Jack Evans, who has been under federal investigation, will not seek reelection to another term as chairman of the Metro board but will remain on the board.
Evans, who is a D.C. Council member, made the announcement at a Metro board meeting.
The eight voting members and eight alternate members of the board oversee the funding, operation and expansion of Metro. The next term of the board starts July 1.
Evans has been immersed in controversy over whether he violated ethics rules while on the Metro board.
He said the decision was simply because it is time for a transition to a new leader, not because of anything to do with the investigation.
“It’s time to rotate to a different jurisdiction,” Evans said.
Maryland Metro Board Member Clarence Crawford, who had led the ethics investigation, would not say anything about the outcome, or whether Evans leaving his role as chairman was a condition of closing the investigation.
“We have completed our review and we have closed the matter,” Crawford said.
Crawford, who is leaving the board this summer when Maryland’s Secretary of Transportation or another state employee replaces him, is among the board members who will serve on a nominating committee.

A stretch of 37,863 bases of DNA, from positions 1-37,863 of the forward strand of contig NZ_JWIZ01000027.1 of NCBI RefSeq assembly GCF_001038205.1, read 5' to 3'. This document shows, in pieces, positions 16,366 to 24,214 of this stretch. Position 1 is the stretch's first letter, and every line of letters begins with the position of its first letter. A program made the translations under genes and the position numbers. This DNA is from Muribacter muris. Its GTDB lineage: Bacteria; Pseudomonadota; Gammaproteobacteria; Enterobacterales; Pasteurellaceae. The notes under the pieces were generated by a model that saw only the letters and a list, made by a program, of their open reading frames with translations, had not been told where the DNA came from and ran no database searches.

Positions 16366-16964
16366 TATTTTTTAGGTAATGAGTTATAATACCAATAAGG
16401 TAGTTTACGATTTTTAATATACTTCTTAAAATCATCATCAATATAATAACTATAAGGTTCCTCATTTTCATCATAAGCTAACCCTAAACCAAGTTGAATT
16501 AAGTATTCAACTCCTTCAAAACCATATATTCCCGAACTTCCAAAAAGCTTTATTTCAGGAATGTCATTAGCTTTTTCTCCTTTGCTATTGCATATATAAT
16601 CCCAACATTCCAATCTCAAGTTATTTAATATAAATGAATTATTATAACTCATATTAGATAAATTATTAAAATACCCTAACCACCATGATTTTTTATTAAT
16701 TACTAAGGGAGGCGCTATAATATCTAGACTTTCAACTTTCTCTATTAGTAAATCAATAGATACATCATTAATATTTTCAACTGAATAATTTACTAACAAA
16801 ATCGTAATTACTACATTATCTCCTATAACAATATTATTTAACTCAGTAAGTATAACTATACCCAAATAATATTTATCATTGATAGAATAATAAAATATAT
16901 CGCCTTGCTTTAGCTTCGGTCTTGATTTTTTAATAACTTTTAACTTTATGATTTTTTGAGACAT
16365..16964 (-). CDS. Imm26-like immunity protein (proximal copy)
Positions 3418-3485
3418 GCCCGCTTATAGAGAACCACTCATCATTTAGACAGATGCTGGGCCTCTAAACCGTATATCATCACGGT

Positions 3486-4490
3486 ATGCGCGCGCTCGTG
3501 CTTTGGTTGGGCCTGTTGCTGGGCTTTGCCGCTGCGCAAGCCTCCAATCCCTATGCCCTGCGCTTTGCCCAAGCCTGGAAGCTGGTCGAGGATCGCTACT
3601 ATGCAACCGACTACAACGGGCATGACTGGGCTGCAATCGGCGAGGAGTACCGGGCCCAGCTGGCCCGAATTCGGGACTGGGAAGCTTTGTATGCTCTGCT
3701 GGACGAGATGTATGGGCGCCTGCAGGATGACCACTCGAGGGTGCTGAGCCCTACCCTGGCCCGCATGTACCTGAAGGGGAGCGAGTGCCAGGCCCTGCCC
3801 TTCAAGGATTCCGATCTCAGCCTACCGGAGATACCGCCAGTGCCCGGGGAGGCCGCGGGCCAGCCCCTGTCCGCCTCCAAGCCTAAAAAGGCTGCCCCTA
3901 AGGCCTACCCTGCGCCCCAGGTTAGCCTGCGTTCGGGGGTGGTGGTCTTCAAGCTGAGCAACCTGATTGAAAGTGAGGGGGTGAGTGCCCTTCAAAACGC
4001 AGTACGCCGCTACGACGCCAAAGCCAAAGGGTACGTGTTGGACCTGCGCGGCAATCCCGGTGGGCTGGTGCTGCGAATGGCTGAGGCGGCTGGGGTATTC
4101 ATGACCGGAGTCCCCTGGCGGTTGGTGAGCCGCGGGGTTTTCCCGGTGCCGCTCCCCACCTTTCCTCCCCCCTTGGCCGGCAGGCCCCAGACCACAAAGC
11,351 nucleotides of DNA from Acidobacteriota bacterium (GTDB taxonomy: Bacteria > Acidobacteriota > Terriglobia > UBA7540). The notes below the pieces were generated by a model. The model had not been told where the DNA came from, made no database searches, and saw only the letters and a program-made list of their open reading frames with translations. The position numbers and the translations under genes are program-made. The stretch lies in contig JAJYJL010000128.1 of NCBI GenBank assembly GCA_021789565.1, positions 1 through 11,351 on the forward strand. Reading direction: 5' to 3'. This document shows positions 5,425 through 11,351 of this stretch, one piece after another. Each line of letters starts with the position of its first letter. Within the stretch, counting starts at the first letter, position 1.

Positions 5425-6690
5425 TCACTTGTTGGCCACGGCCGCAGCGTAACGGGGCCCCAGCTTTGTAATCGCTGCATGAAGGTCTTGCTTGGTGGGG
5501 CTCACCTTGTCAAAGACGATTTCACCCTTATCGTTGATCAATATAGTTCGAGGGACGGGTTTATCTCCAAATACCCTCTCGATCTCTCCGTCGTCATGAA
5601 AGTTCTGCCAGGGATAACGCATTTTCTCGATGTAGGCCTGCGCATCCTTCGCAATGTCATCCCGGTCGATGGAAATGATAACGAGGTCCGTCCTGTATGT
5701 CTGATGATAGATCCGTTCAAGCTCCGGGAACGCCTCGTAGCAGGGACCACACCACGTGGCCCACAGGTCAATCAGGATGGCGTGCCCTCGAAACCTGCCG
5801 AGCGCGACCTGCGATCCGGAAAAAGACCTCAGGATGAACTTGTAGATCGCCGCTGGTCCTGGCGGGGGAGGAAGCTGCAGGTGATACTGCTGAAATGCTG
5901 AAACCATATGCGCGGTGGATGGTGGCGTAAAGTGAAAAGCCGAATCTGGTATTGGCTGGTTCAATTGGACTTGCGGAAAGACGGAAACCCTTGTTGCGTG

“We have reviewed everything, we did a thorough review, and we have closed the ethics investigation,” Crawford said.
He would not say whether or not any violation was found in the investigation or provide any other information about the findings. The investigation involved internal and outside lawyers and a four-member board committee.
Jack Evans did the right thing to step down as @wmata chairman, but he is so ethically compromised that he should resign from the board altogether. That is the only way Maryland—and the entire region—can truly move forward. https://t.co/P0Th4eriCc
— Governor Larry Hogan (@GovLarryHogan) May 23, 2019
Metro spokeswoman Sherri Ly confirmed the investigation was closed May 7. That is the day Metro Board members had initially expected to act on a recommendation from the Ethics Committee to take action against Evans, but that closed meeting was canceled at the last minute. Instead, the Ethics Committee met again that day behind closed doors, with Evans apparently allowed to make his case to them before any final action.
Evans has served as the board’s chairman for an unusually long but critical period at Metro, including the start of Metro’s 24/7 shutdowns and as the region committed dedicated funding to the agency.
Evans escaped formal Metro discipline earlier this month over an ethics investigation into allegations he attempted to use his roles at Metro and on the D.C. Council for personal financial gain.
Evans has been reprimanded by his colleagues on the D.C. Council.
The council voted unanimously, by voice vote, to seize oversight of Events DC and the Commission on Arts and Humanities from Evans’ authority as chair of the Finance Committee.